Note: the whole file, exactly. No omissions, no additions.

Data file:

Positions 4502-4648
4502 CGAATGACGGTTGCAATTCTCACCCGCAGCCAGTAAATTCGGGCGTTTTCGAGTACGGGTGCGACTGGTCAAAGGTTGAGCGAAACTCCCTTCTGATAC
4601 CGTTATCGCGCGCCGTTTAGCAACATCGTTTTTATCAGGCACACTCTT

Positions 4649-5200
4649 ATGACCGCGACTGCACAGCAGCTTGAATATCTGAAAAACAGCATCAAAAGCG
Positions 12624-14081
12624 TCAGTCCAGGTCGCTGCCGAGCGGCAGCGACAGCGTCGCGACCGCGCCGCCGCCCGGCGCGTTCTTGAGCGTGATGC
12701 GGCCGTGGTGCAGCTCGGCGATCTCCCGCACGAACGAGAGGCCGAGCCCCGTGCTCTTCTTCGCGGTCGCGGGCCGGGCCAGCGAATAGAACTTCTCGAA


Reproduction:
Positions 4502-4648
4502 CGAATGACGGTTGCAATTCTCACCCGCAGCCAGTAAATTCGGGCGTTTTCGAGTACGGGTGCGACTGGTCAAAGGTTGAGCGAAACTCCCTTCTGATAC
4601 CGTTATCGCGCGCCGTTTAGCAACATCGTTTTTATCAGGCACACTCTT

Positions 4649-5200
4649 ATGACCGCGACTGCACAGCAGCTTGAATATCTGAAAAACAGCATCAAAAGCG
Positions 12624-14081
12624 TCAGTCCAGGTCGCTGCCGAGCGGCAGCGACAGCGTCGCGACCGCGCCGCCGCCCGGCGCGTTCTTGAGCGTGATGC
12701 GGCCGTGGTGCAGCTCGGCGATCTCCCGCACGAACGAGAGGCCGAGCCCCGTGCTCTTCTTCGCGGTCGCGGGCCGGGCCAGCGAATAGAACTTCTCGAA